Considering the recent wave of poor relations between Moscow and Washington, the U.S.-Russian cooperation on Syria seems miraculous and is worthy of the support and encouragement of our people.

The fact that both parties have strategic reasons to need a non-violent solution to the issue of chemical weapons in Syria doesn’t lessen the positive nature of their cooperation. In fact, the Syrian solution may demonstrate the benefits of cooperation for both nations.

cacnp-russia-Coogan Photo

Coogan Photo/Flickr

For the moment, the cries of our war hawks, eager to get us involved in military action to reduce the power of Syria to please Israel and others, have been bypassed. If the proposed action to remove the chemical weapons from Syria and follow international law succeeds, it could be a beginning of a new era of cooperation with the United Nations.

This is long overdue. The United States nurtured the founding of the UN in response to the terrible slaughter of World War II.

Its peaceful principles remain the hope of mankind.

By embracing the Bush administration’s theory of our right to rule the world, the United States has neglected the UN and its principles. After all, great empires mustn’t be hampered by the petty rules of treaties and international law. At least, so we were told by Condoleezza Rice and others.

After 9/11 she said, “this changes everything.” Meaning that the UN could be ignored and military solutions were given the green light to roll over every problem. Until now, the Obama administration has often followed the same path.

Is this the dawn of a new day?

It could be, but only if the American people support the Rule of Law at home and abroad. The huge military-industrial-security complex has been given so much money and employs so many people that it creates its own political momentum. It feeds on fear, war and money.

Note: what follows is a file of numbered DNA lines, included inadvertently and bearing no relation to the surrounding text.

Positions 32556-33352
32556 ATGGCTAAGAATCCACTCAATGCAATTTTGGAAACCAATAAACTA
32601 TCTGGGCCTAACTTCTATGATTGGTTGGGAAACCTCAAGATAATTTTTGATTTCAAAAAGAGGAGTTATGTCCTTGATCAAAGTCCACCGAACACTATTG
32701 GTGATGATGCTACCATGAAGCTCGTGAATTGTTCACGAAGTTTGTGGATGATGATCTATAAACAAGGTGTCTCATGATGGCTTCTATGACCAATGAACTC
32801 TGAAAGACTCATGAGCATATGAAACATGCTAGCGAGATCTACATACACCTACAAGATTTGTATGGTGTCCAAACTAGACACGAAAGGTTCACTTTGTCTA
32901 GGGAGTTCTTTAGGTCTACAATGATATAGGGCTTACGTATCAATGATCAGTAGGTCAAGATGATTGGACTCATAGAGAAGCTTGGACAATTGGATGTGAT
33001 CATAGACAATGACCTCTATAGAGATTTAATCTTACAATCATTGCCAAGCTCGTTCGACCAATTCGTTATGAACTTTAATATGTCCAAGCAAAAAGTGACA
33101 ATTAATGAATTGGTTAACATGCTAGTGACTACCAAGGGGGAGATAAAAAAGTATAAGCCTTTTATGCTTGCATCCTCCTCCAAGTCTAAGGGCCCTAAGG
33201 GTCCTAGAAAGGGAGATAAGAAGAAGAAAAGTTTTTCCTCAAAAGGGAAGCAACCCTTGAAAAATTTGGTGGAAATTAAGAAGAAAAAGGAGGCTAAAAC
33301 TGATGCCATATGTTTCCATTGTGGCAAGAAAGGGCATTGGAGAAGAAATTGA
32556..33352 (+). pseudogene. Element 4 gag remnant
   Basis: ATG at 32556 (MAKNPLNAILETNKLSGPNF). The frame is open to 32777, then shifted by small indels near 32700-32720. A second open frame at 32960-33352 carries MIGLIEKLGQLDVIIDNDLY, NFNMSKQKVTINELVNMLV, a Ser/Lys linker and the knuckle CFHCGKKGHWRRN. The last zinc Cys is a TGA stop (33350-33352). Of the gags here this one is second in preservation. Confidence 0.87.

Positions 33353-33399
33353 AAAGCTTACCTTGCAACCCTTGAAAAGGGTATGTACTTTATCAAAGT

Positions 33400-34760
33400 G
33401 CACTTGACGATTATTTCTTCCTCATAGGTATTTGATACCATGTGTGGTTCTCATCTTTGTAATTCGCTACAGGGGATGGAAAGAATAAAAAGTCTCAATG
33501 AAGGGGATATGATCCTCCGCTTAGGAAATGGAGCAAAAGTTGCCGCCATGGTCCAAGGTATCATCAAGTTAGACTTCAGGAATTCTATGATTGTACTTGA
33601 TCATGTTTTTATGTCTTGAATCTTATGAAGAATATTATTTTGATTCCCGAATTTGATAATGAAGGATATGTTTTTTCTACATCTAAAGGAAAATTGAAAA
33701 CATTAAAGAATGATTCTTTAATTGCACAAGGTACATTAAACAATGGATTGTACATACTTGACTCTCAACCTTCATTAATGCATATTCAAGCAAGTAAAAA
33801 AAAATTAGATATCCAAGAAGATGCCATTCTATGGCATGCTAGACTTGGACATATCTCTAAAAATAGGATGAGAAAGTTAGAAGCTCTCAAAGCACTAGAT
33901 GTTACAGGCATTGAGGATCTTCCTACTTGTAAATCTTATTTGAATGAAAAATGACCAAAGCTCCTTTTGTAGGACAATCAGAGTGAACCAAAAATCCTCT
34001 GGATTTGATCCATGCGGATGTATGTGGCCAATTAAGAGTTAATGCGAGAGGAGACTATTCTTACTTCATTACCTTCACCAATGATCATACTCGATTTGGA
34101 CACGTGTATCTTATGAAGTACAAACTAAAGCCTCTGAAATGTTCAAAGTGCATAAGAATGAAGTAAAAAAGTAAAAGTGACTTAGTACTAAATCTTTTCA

The challenge is how to convert the excessive part of that complex from fighting unnecessary wars and imaginary attacks to fighting the very real threat of our decaying infrastructure, education and public safety, as well as the attack of violent climate change that is killing our people. We must demand that Congress support this hopeful action and start that conversion.

Two and a third centuries ago, the Rule of Law was the foundation of our nation. Overall, it has served us well. It’s still the dream of most people, everywhere.

Either we work to strengthen the Rule of Law, or we contribute to an ever more violent and lawless world. As the economist David D. Friedman memorably said, “The direct use of physical force is so poor a solution to any problem that it is commonly employed only by small children and great nations.”

Support the miracle.

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Peter G. Cohen

Peter G. Cohen, a World War II veteran and painter, lives in Santa Barbara. He’s a long-time environmental activist and the author of and other Internet writings.
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